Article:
Parents Who Paint, Peel and Plaster: Tips to Renovate with Kids in the House

When you renovate, you have two ways to go. You can continue to live right there in the house in the middle of the chaos doing the best you can, or you can find another home to move into for the duration of the project. The latter approach is infinitely preferable to the one where you live in the dust and squalor; it can take some major additional resources, however. It can be especially hard to live through a renovation when it’s more than just you and your partner. If there are children thrown into the mix, life can turn next to impossible. 

It’s about more than the children’s comfort. It’s also about safety. With half-finished areas and tools lying around, the dusty surroundings of a home under renovation are hardly a fit place for a child. If there is lead paint and asbestos being removed, it makes things even worse. If you can’t find another home, you need to thoroughly strategize your stay in your home with your kids. According to HE Lettings renovations done right can add value to the property, so checking with an expert before starting off is sound advice.

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Make safety a priority

Safe breathing air around the house is one of the first areas to consider. You should speak with the contractors to have air filters installed in the living area, and also seal off HVAC ducting to make sure that there is no dust that makes its way in from the areas being worked on.

Talk to the contractor about having all tools put away each evening, and making sure every work area is free of excess dust and dangerous objects such as nails or glass.

Work areas can contain plenty of other risks — live wires, toxic substances, heavy items precariously placed, unfenced drops, allergens and powerful glues, among other things. As far as possible, it’s important to keep kids well away from all areas under renovation. If they do need to go there, it can take a very careful sweep of the area first.

It’s always a good idea to find a certified contractor, rather than someone who is simply willing to work on a low bid. Certified contractors tend to have a greater amount of training and experience when it comes to working to established safety rules and routines.

Find a way to help your child stay comfortable

A major renovation project can take six months or longer, a period of time that can seem like an eternity to a kid. Help your children understand the changes that they need to live through. The explanation can be hard to deliver to a kid who has no idea what renovation involves, however. Rather, the explanation should be a running talk. You can help your kid understand the work to be done each day. The more understanding there is, the more cooperative your kid will likely be. Important safety rules can be easier to establish when it comes with understanding.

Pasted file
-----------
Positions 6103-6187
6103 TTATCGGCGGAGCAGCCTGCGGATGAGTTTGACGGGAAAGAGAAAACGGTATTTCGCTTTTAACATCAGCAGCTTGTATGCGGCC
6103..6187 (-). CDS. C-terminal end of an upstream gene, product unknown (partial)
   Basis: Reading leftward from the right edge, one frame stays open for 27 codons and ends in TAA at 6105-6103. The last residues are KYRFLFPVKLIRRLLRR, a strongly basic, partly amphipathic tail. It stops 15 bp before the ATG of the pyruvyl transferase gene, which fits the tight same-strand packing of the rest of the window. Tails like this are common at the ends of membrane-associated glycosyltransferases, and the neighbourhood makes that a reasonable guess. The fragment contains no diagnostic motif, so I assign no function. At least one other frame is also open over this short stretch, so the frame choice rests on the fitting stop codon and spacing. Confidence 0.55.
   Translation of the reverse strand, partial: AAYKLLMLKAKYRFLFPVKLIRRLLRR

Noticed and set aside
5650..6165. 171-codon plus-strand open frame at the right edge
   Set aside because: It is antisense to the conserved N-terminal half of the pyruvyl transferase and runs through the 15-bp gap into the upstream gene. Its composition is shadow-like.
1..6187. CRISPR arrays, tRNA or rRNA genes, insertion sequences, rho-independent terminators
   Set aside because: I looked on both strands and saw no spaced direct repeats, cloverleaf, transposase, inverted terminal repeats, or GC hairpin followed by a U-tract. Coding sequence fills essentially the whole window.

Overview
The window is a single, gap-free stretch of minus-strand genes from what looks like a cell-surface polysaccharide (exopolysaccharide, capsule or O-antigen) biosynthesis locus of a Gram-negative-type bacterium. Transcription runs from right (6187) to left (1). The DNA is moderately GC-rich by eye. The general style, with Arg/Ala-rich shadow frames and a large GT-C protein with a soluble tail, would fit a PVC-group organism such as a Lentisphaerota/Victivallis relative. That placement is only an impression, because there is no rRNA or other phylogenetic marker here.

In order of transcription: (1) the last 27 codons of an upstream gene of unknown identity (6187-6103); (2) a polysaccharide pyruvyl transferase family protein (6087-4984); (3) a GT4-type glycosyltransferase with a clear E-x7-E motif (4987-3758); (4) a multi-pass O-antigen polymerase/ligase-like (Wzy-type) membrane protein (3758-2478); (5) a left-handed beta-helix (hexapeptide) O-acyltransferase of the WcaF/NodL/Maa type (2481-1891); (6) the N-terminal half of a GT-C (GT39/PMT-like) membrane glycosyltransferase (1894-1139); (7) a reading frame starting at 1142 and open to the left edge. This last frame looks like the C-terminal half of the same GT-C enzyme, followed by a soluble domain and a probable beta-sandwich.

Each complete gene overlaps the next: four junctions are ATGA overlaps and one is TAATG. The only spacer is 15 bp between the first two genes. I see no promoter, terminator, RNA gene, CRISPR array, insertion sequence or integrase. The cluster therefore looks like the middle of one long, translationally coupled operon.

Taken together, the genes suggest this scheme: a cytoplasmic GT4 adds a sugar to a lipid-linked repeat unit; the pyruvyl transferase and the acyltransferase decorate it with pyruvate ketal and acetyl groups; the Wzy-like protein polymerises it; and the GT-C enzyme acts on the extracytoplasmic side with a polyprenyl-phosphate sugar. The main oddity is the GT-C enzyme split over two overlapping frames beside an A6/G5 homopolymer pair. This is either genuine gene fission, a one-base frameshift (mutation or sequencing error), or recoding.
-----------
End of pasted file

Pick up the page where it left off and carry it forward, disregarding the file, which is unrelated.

Finding small, but important responsibilities for your child to handle each day can be one of the most important parts of helping your child cope. Responsibilities offer a sense of control over difficult circumstances. A little safe cleaning task each day can be one of the easiest and safest things that your kid can do.

Establish a routine

In the middle of the constant disruption, a dependable routine can be your kid’s rock and anchor. School, timely meals, homework and entertainment can be excellent ways to help your child keep oriented when they follow a good schedule.

Make sure that you plan for enough food

Kids get hungry, and hunger makes them cranky. While it can be difficult to keep all mealtimes on schedule, though, the hassle can actually turn out to be a good thing. You can turn to plenty of prepackaged and unhealthy foods. Children love pizza, microwavable, ready-to-eat hamburgers and sandwiches. Let them get away with it all at least once a day. Certainly, you’ll have trouble getting your kids off the fast food habit once all the work is done. One day, though, they’ll look back on the remodel and think of it as the most fun that they’ve ever had.

Living through a renovation can be a challenge. Depending on how you take it, though, it can end up bringing the family closer together. In these times when families rarely have hardships to bond over, a home remodel can be the closest that one can get.

Ernest Collins is a life coach who helps get people on the right path to living a happy healthy life. Ernest also loves DIY projects that get the whole family involved. He writes motivational articles which cover all aspects of happiness, being healthy, and more importantly; letting go.

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Comments

  1. Renovations are certainly tough enough and I wouldn’t even want to imagine doing it with young kids but sometimes there’s no choice so these are such helpful suggestions.

  2. Kimberly M. says:

    My family has a lot of asthma. We try to keep the kids free from paint smells, sanding dust, etc. Safety is our main priority when renovating.